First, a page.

Material definition order


I am a novice GEANT4 user, so I apologize in advance if I’m writting a too basic question (didn’t find here). I was trying to simulate the dose in a G4Sphere by different particles taking as reference the exampleB1.

I defined the sphere material as a mixture of different elements. The problem is that I get different dose values when the material definition order is changed. For example, for ~water:

G4Material* env_mat = new G4Material(name = “env_mat”, 1.000 * g / cm3, ncomponents = 2);
env_mat->AddElement(elO, fractionmass= 88.88);
env_mat->AddElement(elH, fractionmass= 11.12);

G4Material* env_mat = new G4Material(name = “env_mat”, 1.000 * g / cm3, ncomponents = 2);
env_mat->AddElement(elH, fractionmass= 11.12);
env_mat->AddElement(elO, fractionmass= 88.88);

the dose changes as well, as if the mixture was not homegeneous or built as a different material layers.

I’ve modified the code in order to get rid of the default kinematics randomly distributed setting ‘SetParticlePosition(G4ThreeVector(x0, y0, z0))’ to a fixed value of (x0, y0, z0). I’ve also set seeds with the macro command: /random/setSeeds 0 0, but still have different dose values when altering the order of the elements above.

I have also tried to modify the default example by defining the envelope material (H2O as shown before) and get different dose results as well, when “gunning” neutrons.

I appreciate if someone can help me out, cause I don’t know if the results should actually vary and there is a material order standard to define materials or I’m wrong with the code

Thank you in advance.

I think the fraction should be between 0 and 1, and add up to 1. Maybe this could fix it?

G4Material* env_mat = new G4Material(name = “env_mat”, 1.000 * g / cm3, ncomponents = 2);
env_mat->AddElement(elO, fractionmass= 88.88* perCent);
env_mat->AddElement(elH, fractionmass= 11.12* perCent);

Hello weller,

Thank you for your reply and help, adding the “perCent” or putting the fraction between 0 and 1 solves the problem in this case, but when I build a mixture of mixtures, as the aerogel defined in the User’s Guide:

G4Element* elC = …;
G4Material* SiO2 = …;
G4Material* H2O = …;
density = 0.200* g/cm3;
G4Material* env_mat = new G4Material(“env_mat”, density, ncomponents = 3);
env_mat->AddMaterial(SiO2, fractionmass = 62.5* perCent);
env_mat->AddMaterial(H2O , fractionmass = 37.4* perCent);
env_mat->AddElement (elC , fractionmass = 0.1* perCent);

my problem is still there. If I exchange the position of SiO2 and H2O, for example, the dose value varies as well.

I did an exercice similar to you. In exampleB1, implement Aerogel and Aerogel2 (aerogel inverted) and run the attached macro. I join the two output.
aerogel.mac.txt (279 Bytes)
aerogel1.out.txt (2.3 KB)
aerogel2.out.txt (2.3 KB)

When you say “the dose value varies”, can you be more quantitative? With the constituents in a different order, that means that a given random throw will chose something different in the two cases. But over many throws, you’ll get the same statistical populations.

In Michel’s example, you see that the reported results are not identical, but they are statistically equivalent (they differ by much less than the RMS of either one).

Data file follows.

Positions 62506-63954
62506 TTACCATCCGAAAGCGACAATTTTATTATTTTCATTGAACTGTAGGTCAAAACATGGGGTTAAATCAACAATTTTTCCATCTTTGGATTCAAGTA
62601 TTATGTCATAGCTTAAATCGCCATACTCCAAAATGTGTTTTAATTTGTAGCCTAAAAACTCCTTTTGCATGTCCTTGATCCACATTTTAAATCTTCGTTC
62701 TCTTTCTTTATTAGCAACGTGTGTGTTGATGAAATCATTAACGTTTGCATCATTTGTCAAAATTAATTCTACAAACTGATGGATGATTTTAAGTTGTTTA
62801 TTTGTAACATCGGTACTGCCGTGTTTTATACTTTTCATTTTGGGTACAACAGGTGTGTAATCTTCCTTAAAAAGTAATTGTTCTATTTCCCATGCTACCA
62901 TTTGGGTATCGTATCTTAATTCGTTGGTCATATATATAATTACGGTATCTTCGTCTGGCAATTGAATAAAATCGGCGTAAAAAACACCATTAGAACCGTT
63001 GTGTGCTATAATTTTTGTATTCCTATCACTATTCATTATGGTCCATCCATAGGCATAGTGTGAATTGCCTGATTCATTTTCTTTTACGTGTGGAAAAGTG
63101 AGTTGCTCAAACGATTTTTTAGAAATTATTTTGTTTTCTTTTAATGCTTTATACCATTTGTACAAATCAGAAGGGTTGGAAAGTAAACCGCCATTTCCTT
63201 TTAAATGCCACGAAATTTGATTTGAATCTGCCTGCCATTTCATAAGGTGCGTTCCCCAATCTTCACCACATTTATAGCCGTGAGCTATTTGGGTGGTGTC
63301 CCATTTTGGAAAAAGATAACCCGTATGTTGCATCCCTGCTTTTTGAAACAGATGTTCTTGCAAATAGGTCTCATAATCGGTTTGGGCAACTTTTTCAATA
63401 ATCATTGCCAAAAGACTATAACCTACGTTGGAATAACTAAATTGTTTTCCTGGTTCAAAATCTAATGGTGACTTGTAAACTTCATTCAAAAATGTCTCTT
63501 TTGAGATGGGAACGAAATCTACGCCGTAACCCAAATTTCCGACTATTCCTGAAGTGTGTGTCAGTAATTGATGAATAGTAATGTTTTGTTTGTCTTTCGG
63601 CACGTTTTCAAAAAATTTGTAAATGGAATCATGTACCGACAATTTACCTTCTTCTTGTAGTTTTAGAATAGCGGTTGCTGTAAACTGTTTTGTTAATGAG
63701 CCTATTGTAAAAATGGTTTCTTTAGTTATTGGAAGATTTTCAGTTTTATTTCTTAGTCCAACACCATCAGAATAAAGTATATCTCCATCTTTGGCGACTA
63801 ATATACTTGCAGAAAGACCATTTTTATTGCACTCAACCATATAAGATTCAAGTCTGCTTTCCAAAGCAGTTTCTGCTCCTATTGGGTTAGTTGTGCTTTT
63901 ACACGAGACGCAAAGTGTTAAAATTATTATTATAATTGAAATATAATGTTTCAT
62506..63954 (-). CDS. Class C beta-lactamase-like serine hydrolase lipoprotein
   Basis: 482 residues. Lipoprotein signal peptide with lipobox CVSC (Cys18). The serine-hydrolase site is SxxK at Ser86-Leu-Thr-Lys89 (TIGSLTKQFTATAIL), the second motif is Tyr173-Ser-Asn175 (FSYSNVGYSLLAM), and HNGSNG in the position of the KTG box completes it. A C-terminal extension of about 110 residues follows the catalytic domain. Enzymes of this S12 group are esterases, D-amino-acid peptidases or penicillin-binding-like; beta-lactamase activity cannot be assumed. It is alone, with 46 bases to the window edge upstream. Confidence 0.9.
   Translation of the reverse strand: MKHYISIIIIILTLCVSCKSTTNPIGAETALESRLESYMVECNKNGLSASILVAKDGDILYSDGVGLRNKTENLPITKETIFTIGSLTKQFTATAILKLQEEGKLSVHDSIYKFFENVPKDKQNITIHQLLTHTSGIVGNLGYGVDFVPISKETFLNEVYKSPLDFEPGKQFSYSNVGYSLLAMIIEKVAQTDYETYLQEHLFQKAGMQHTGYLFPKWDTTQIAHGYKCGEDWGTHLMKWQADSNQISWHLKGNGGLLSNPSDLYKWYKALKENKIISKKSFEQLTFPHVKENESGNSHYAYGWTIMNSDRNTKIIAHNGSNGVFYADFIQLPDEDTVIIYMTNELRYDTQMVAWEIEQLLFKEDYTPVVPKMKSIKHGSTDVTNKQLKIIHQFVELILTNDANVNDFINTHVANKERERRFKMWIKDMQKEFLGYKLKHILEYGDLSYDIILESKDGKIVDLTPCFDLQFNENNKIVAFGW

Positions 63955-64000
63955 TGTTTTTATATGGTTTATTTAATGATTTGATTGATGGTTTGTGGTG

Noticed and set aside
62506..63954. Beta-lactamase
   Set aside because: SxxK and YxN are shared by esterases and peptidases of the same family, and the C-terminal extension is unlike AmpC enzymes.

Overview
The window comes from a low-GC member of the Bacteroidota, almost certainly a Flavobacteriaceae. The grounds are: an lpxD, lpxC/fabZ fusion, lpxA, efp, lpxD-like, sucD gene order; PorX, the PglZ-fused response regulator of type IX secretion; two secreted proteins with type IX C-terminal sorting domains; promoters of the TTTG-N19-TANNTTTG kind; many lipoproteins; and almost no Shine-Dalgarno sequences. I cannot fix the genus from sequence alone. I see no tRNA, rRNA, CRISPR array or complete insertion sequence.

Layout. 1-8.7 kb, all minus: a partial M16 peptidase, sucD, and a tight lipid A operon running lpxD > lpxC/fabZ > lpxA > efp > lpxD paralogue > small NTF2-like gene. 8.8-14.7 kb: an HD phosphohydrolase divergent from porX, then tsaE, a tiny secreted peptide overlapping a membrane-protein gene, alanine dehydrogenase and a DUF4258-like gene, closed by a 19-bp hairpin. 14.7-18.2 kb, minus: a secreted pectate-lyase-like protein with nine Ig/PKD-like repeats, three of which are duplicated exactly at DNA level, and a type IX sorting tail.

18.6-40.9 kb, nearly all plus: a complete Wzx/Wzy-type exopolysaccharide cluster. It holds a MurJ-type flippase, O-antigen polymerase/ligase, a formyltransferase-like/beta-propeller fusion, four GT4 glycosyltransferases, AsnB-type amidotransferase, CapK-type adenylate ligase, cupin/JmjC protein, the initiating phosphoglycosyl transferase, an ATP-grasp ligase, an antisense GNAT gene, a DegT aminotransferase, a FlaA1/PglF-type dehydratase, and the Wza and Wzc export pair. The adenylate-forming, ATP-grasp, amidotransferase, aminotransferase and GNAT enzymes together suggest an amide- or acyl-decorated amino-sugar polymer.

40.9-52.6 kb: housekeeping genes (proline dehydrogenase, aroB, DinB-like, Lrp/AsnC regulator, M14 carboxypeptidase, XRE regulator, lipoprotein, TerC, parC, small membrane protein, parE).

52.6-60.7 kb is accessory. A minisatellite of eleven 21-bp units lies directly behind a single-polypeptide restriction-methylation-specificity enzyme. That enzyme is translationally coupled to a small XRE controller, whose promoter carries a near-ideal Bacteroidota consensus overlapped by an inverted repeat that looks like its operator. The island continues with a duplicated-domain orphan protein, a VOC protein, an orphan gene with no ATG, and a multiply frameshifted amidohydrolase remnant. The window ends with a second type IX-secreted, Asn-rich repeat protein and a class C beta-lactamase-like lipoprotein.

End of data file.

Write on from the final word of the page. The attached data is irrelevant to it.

Thank you both for your answers, they were very helpful for understanding the problem.

Following your advices I’ve run Michel’s macro for /run/beamOn 1000000 (instead of 100000), and got statistically equivalent results as you explained (10 times greater than Michel for aerogel 1 and 2: in scoring volume 5.39604 microGy and rms=1.98309 nanoGy; vs dose=5.39628 microGy and rms=1.98899 nanoGy for proton), thank you.

However, I would like to know if there could be any way to make the results independent of the mixture order. Further on, I would be also interested in determinining the number of particles that reach a complex detector rather than dose, but I do not know if in this case the large amount of required throws would affect the results. Specially, if secondary particles emerged from the target are discretized as a function of their energy, and variations arising from the different material order of the target would affect their energy and therefore the number of particles registered in a detector?

Thank you again, appreciate your help.

Not without modifications to the Geant4 code, which are not essential to getting the physics right. The lists of constituents within materials are vectors. The random throw picks which vector is chosen. Making that order-independent would mean changing the vectors to sets, and also defining special sorting functions for each class. Lots of work for no physics benefit.

The “basic” answer is sqrt(N) (i.e., simple statistical precision). Throwing more tracks might possibly cause you to see a small number of the extremely rare processes (e.g., photonuclear interactions), but their rarity can’t affect your overall results, just display a couple of outliers.

I don’t know what you mean by,

Particles are tracked continuously, until either their energy reaches zero (due to energy loss interactions), or they decay if appropriate, or they reach the boundary of the world volume. There’s no “discretization” that is done, except in the way that you choose to score hits (e.g., you put information into a binned histogram).

Thank you very much for your prompt and clarifying reply. I think I was not fully aware about the constituents material vectors. It make sense for me now.

I was interested, in a future, in measuring the number of secondary particles, resulting from the interaction of the thrown particles with the target volume, that would reach to an independent detector. I shall write the information into a binned histogram in different energy ranges to analyze the results, so I think I missformulated the question. I was afraid the large number of required throws would affect the number of entries.

Thank you very much for your replies